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Editorial: In order to preserve the health of its local

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Editorial: In order to preserve the health of its local [#permalink] New post 11 Jan 2013, 23:32
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Editorial: In order to preserve the health of its local economy, Metropolis should
not permit a CostMart warehouse department store to open within city limits.
It has been demonstrated that when CostMart opens a warehouse department
store within a city, the bankruptcy rate of local retailers increases in that city by
twenty percent over the next several years.

Which of the following questions would be most useful for evaluating the conclusion
of the Editorial?

(A) Does the bankruptcy rate of local retailers in a city generally stabilize several
years after a CostMart warehouse department store opens?

(B) Do most residents of Metropolis currently do almost all of their shopping at
stores within the city limits of Metropolis?

(C) Have other cities that have permitted CostMart warehouse department
stores within city limits experienced any economic benefits as a result?

(D) Is the bankruptcy rate for local retailers in Metropolis higher than in the average
city that has permitted a CostMart warehouse department store within
city limits?

(E) Does CostMart plan to hire employees exclusively from within Metropolis for
the proposed warehouse department store?
[Reveal] Spoiler: OA

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Last edited by rajathpanta on 12 Jan 2013, 22:26, edited 1 time in total.
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Re: Editorial: In order to preserve the health [#permalink] New post 12 Jan 2013, 04:36
jgomey wrote:
rajathpanta wrote:
Editorial: In order to preserve the health of its local economy, Metropolis should
not permit a CostMart warehouse department store to open within city limits.
It has been demonstrated that when CostMart opens a warehouse department
store within a city, the bankruptcy rate of local retailers increases in that city by
twenty percent over the next several years.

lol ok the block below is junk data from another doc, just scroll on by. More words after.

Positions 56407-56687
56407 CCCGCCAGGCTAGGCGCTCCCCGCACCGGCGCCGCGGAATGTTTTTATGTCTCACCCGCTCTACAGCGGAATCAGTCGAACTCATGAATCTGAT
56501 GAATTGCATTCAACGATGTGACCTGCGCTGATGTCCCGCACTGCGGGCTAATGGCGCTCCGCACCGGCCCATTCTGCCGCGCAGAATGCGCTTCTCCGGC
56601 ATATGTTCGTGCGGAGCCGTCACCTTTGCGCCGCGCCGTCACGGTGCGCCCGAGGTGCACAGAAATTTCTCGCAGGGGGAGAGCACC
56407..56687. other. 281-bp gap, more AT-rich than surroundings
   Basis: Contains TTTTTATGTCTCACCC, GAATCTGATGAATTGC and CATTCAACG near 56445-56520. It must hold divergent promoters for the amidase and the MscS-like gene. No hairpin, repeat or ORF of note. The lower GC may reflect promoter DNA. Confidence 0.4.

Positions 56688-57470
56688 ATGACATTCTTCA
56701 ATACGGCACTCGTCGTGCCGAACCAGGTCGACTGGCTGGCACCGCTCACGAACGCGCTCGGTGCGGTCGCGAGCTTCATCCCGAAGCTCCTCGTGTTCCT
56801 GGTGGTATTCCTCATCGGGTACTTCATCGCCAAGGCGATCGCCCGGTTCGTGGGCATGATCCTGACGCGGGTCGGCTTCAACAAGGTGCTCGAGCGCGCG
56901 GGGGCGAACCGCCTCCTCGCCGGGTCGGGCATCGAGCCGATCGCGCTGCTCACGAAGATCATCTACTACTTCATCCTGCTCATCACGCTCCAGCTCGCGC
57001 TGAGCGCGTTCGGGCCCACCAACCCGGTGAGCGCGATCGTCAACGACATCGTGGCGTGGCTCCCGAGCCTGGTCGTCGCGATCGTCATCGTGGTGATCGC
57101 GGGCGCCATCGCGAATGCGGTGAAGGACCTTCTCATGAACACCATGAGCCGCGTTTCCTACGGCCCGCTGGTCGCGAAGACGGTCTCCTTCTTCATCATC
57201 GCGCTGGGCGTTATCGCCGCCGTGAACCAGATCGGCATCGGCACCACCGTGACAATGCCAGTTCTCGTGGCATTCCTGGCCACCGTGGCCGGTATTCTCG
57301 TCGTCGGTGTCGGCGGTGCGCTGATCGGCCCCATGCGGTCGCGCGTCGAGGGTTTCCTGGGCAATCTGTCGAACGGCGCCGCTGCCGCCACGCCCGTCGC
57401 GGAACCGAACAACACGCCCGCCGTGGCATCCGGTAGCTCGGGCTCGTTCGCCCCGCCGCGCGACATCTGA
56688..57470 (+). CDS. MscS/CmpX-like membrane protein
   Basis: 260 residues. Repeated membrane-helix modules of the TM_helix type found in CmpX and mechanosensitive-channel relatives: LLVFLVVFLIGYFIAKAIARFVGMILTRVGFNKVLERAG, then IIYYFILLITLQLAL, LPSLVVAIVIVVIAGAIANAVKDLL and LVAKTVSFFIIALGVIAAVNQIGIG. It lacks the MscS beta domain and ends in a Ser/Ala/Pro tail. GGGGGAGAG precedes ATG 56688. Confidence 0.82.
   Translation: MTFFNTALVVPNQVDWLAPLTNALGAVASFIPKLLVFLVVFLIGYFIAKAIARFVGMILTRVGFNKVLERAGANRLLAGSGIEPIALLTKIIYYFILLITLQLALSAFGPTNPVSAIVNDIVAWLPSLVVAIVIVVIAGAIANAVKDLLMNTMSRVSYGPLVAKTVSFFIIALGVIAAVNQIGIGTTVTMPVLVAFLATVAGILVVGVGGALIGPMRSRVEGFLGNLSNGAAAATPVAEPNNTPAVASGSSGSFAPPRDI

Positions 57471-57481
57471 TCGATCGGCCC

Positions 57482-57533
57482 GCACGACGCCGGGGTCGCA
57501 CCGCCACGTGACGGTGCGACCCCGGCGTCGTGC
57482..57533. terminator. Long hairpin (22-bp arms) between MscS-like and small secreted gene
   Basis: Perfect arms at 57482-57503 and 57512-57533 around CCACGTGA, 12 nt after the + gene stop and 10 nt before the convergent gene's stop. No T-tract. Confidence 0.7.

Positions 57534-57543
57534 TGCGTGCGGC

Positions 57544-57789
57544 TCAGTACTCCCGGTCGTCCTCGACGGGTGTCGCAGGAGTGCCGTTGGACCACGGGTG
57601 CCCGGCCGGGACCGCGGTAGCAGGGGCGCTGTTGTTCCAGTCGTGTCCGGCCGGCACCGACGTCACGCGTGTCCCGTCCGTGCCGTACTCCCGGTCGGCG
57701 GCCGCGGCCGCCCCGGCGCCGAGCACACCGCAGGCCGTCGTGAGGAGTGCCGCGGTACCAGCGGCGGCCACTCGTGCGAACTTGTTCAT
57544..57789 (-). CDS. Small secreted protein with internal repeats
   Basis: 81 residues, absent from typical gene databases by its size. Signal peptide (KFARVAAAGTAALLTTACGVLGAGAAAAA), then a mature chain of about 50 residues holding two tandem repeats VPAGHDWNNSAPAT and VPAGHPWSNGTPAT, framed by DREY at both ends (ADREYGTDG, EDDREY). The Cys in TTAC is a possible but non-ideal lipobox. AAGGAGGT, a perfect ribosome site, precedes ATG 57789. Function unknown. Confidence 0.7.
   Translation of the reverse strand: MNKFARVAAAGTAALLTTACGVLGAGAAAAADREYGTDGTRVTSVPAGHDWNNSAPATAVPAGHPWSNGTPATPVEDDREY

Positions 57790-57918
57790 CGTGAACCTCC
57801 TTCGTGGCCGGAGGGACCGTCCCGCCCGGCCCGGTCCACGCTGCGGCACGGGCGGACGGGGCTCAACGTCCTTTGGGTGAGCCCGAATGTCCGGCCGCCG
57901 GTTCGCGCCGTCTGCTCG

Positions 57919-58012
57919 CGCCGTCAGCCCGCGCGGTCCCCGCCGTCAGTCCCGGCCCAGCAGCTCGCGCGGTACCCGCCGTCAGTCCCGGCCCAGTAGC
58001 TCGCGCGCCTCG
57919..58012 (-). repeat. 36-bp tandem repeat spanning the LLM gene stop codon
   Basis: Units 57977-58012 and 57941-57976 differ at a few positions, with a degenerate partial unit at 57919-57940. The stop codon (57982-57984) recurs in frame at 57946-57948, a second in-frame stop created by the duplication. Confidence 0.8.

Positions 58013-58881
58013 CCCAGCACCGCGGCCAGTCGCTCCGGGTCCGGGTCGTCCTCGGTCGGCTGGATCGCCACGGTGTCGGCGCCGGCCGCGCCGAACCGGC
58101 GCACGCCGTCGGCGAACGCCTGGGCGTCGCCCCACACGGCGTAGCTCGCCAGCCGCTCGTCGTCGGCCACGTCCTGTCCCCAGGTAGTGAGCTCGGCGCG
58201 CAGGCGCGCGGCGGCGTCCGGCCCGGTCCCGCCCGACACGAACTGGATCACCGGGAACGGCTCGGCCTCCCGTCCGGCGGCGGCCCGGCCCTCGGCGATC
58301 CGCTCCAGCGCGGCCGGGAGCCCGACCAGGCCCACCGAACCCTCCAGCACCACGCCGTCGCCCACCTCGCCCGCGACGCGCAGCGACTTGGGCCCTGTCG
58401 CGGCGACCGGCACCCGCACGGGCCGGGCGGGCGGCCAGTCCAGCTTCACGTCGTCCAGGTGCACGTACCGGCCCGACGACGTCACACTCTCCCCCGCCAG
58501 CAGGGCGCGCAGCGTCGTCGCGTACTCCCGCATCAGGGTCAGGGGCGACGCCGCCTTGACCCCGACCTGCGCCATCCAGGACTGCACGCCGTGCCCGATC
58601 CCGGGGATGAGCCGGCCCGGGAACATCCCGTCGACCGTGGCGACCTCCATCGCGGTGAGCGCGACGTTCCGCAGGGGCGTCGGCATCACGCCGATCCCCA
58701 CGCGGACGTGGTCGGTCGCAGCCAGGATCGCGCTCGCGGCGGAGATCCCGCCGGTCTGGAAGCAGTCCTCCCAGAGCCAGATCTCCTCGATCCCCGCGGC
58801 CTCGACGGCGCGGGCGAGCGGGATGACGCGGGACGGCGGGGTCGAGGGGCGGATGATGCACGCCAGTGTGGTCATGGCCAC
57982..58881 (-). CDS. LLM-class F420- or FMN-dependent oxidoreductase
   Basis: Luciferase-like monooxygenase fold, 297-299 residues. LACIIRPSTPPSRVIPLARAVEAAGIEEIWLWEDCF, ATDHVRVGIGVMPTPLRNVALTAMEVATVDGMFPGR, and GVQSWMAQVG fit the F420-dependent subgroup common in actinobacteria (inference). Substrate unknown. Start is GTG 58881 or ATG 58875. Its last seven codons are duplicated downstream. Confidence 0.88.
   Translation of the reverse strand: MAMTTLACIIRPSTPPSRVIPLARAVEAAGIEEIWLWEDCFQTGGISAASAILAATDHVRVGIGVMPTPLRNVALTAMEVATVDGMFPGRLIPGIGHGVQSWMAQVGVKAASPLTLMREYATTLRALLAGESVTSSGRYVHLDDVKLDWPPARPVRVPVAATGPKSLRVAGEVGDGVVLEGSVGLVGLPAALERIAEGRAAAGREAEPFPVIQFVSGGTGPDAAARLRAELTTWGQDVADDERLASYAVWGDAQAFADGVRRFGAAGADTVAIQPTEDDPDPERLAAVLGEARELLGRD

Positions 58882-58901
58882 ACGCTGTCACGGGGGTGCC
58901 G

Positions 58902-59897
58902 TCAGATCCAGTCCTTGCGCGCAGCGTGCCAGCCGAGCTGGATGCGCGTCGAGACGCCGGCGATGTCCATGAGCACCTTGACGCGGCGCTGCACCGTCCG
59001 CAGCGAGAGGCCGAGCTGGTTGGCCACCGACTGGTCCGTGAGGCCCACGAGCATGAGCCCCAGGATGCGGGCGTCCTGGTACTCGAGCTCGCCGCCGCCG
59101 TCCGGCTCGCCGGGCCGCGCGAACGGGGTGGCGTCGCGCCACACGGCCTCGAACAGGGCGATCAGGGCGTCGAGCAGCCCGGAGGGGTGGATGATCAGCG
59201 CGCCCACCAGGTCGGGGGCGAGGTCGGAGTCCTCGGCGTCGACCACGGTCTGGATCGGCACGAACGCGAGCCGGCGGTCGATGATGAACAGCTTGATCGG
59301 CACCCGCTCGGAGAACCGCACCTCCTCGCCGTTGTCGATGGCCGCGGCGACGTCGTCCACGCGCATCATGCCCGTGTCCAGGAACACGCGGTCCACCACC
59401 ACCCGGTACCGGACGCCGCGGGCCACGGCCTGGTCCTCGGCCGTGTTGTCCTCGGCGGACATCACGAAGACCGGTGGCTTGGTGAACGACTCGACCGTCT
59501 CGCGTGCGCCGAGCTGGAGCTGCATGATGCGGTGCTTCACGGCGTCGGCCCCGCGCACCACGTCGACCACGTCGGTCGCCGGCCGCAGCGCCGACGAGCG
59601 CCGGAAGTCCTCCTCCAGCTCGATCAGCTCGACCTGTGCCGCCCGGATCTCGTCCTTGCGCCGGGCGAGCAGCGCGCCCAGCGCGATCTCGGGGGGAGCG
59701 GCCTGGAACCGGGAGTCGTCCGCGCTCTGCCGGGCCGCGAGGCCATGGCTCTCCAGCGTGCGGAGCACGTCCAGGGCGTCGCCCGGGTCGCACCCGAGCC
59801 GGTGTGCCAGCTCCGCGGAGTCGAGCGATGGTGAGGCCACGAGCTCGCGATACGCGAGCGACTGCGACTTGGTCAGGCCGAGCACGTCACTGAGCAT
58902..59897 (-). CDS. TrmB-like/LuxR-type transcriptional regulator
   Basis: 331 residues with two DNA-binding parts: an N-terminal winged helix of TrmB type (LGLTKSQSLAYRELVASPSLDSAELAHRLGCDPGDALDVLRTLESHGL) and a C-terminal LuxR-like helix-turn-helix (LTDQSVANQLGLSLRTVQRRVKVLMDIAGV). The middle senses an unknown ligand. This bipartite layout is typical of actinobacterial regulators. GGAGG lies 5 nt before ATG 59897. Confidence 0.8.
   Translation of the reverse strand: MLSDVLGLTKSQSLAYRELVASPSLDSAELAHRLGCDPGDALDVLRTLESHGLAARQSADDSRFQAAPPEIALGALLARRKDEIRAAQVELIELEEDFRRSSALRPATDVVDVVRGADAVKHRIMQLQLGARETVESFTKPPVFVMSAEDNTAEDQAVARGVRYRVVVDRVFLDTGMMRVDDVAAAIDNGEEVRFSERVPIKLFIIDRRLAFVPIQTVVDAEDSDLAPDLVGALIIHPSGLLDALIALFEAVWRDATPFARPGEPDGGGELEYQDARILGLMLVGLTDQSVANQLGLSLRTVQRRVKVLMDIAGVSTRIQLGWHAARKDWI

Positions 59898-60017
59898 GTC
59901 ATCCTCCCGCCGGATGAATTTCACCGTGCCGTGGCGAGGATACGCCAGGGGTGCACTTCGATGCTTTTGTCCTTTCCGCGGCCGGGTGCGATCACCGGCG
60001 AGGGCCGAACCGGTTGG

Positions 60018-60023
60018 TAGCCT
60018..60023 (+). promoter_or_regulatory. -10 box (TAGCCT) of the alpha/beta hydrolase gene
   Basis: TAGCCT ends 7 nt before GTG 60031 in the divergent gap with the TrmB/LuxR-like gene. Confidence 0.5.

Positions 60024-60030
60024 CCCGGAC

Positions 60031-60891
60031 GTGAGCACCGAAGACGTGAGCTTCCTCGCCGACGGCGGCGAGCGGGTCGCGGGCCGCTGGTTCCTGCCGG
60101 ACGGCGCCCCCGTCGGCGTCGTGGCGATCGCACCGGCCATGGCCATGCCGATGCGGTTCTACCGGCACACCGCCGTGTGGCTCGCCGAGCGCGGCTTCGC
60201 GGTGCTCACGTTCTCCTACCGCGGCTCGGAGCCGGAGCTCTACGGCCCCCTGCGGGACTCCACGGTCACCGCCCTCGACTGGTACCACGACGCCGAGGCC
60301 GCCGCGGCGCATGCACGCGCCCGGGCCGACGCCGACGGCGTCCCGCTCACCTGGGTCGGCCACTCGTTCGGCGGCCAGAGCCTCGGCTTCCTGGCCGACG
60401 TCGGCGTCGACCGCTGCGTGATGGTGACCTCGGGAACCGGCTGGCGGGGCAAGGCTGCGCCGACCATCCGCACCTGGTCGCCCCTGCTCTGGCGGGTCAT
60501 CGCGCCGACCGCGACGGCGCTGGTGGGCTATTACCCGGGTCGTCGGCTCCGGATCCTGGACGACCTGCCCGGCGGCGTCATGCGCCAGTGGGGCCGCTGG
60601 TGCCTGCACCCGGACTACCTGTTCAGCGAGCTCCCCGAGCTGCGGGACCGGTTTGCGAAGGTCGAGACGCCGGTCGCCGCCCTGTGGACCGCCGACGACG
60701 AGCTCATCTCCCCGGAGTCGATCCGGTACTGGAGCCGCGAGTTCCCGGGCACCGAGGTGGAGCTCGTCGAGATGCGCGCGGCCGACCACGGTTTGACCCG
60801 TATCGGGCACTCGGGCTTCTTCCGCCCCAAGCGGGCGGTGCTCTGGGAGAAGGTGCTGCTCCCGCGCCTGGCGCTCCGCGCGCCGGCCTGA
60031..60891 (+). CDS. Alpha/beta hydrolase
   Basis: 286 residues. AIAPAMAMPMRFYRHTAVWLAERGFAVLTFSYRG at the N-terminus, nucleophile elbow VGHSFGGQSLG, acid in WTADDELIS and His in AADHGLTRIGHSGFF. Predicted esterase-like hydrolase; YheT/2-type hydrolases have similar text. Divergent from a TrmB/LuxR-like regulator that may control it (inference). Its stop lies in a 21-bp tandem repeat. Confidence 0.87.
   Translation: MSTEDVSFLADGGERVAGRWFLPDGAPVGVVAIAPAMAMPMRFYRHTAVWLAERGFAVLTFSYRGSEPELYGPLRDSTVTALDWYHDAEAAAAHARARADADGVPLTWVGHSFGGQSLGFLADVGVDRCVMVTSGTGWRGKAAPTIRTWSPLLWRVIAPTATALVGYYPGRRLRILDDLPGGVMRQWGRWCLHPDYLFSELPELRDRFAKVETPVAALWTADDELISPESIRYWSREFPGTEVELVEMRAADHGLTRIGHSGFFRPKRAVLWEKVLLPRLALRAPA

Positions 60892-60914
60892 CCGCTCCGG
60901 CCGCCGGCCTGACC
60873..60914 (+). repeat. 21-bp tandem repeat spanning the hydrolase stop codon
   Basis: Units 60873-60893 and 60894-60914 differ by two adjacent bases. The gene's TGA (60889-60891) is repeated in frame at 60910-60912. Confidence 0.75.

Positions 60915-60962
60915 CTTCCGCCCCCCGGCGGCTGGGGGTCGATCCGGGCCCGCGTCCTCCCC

Which of the following questions would be most useful for evaluating the conclusion
of the Editorial?

(A) Does the bankruptcy rate of local retailers in a city generally stabilize several
years after a CostMart warehouse department store opens?

(B) Do most residents of Metropolis currently do almost all of their shopping at
stores within the city limits of Metropolis?

(C) Have other cities that have permitted CostMart warehouse department
stores within city limits experienced any economic benefits as a result?

(D) Is the bankruptcy rate for local retailers in Metropolis higher than in the average
city that has permitted a CostMart warehouse department store within
city limits?

(E) Does CostMart plan to hire employees exclusively from within Metropolis for
the proposed warehouse department store?

OA later....



I am thinking it may be D..



Pls post your explanation It will be helpful for all others in the forum too.
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Re: Editorial: In order to preserve the health [#permalink] New post 12 Jan 2013, 11:00
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I believe the answer is C. Here is my explanation:

The questions states that when CostMart opens in a city, stores in that city go bankrupt at an increasing rate. Because of this, CostMart should not be allowed to open in Metropolis. To evaluate this claim, one must ask whether or not anything else has happened. For example, if CostMart is causing local retailers to go bankrupt, but providing more jobs and lower prices than those local retailers, that positive may outweigh the negative of the bankruptcy.

C perfectly answers the question. If there are economic benefits that result from CostMart opening, that may outweigh any negatives associated with CostMart's opening.
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Re: Editorial: In order to preserve the health [#permalink] New post 12 Jan 2013, 11:37
rajathpanta wrote:
Editorial: In order to preserve the health of its local economy, Metropolis should
not permit a CostMart warehouse department store to open within city limits.
It has been demonstrated that when CostMart opens a warehouse department
store within a city, the bankruptcy rate of local retailers increases in that city by
twenty percent over the next several years.

Which of the following questions would be most useful for evaluating the conclusion
of the Editorial?

(A) Does the bankruptcy rate of local retailers in a city generally stabilize several
years after a CostMart warehouse department store opens?

(B) Do most residents of Metropolis currently do almost all of their shopping at
stores within the city limits of Metropolis?

(C) Have other cities that have permitted CostMart warehouse department
stores within city limits experienced any economic benefits as a result?